Black Indians A-Z


Black Native Americans are people of African-American descent, with significant Native American ancestry, who also have strong ties to Native American culture, social, and historical traditions.

Certain Native American tribes had close relations with African Americans, especially those where slavery was prevalent.

Members of the Five Civilized Tribes held enslaved blacks, who migrated with them to the West in 1830 and later. In peace treaties with the US after the American Civil War, the tribes, which had sided with the Confederacy, were required to emancipate slaves and give them full citizenship rights in their nations.

The Cherokee, Creek, and Seminole have created controversy in recent decades as they tightened rules for membership in their nations and excluded Freedmen who did not have at least one Native American ancestor on the early 20th century Dawes Rolls.

Black Indians starting with C


Cherokee
Chickasaw
Choctaw
Creek

Black Indians starting with M


Melungeon

Black Indians starting with S


Seminole

Black Indians starting with W


Wampanoag

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Article Index:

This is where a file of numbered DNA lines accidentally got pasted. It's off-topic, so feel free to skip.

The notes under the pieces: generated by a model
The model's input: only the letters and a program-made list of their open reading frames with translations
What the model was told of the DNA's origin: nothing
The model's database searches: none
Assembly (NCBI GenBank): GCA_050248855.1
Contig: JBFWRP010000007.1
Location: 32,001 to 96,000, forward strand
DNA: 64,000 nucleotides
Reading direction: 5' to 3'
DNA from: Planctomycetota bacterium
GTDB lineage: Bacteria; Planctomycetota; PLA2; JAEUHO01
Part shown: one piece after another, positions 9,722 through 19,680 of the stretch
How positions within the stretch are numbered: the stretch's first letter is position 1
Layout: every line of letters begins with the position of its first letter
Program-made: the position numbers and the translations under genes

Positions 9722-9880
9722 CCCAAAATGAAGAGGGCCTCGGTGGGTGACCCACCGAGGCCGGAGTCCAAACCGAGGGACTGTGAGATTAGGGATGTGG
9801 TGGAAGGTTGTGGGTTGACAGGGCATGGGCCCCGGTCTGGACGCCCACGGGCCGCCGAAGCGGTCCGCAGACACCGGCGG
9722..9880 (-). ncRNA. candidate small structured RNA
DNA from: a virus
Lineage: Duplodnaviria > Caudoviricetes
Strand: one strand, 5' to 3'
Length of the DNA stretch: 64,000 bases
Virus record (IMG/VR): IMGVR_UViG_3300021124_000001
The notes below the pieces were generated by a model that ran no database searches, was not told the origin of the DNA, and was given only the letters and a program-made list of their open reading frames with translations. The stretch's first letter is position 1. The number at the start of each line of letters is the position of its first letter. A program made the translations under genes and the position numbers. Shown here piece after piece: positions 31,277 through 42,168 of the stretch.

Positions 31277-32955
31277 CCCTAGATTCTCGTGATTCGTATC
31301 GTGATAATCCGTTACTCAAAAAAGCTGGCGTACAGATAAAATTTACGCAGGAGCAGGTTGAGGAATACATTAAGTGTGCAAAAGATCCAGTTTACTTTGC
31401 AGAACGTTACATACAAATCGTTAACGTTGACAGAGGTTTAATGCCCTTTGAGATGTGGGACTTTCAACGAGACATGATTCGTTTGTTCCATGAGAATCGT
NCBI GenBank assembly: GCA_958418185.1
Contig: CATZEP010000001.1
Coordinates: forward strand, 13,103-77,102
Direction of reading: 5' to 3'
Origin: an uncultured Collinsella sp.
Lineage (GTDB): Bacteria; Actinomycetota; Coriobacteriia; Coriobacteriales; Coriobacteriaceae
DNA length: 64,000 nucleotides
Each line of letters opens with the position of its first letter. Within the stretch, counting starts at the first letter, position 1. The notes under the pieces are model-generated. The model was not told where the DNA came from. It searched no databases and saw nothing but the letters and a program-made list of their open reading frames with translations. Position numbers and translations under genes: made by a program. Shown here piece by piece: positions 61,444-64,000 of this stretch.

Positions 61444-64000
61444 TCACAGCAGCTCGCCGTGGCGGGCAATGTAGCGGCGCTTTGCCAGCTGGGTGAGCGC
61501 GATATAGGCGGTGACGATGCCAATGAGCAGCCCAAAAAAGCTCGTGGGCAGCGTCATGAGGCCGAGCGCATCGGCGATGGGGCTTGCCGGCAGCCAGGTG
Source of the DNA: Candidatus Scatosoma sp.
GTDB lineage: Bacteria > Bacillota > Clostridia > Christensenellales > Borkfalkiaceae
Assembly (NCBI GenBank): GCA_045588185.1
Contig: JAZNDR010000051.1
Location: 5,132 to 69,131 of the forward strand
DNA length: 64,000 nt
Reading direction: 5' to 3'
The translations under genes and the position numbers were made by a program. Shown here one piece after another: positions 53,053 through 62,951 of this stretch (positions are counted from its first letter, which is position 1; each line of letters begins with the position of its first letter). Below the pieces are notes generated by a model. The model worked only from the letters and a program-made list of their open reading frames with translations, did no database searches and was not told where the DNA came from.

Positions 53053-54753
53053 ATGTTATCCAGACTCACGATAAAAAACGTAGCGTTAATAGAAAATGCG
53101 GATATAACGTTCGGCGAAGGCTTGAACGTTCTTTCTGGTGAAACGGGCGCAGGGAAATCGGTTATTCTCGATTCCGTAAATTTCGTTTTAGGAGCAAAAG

Black Indians of Wampanoag and African Heritage

Black Indians of Wampanoag and African heritage who take pride in their tribal heritage speak up about their struggle to be recognized as African Native Americans dealing with race, skintone, identity and acceptance as Black Indians. “We Still Live Here … Continue reading

How Black Seminoles Found Freedom from Slavery in Florida

Black Seminoles were enslaved Africans and African Americans who, beginning in the late 17th century fled plantations in the southern American colonies and joined with the newly-formed Seminole tribe in Spanish-owned Florida. From the late 1690s until Florida became a U.S. territory in 1821, thousands of Native Americans and runaway slaves fled what is now the southeastern United States, heading not to the north, but rather to the relatively open promise of the Florida peninsula.

Native American slavery

Many Native American tribes practiced some form of slavery before the European introduction of African slavery into North America; but none exploited slave labor on a large scale.

Native American groups often enslaved war captives whom they primarily used for small-scale labor. Others however, were used in ritual sacrifice, usually involving torture as part of religious rites, and these sometimes involved ritual cannibalism.

Seminole Nation of Florida had one of the most amazing alliances with freed African slaves
The Freedmen: Cow Tom of the Creek Nation
The Freedmen: Harry Island was an official U.S. Interpreter for the Muskogee Creek
The Freedmen: James Coody Johnson
The Freedmen: Silas Jefferson
The Freedmen:John Myers, Creek Lighthorseman
The Freedmen:Sugar T. George a.k.a. George Sugar
Tribal court rules in favor of “Freedmen”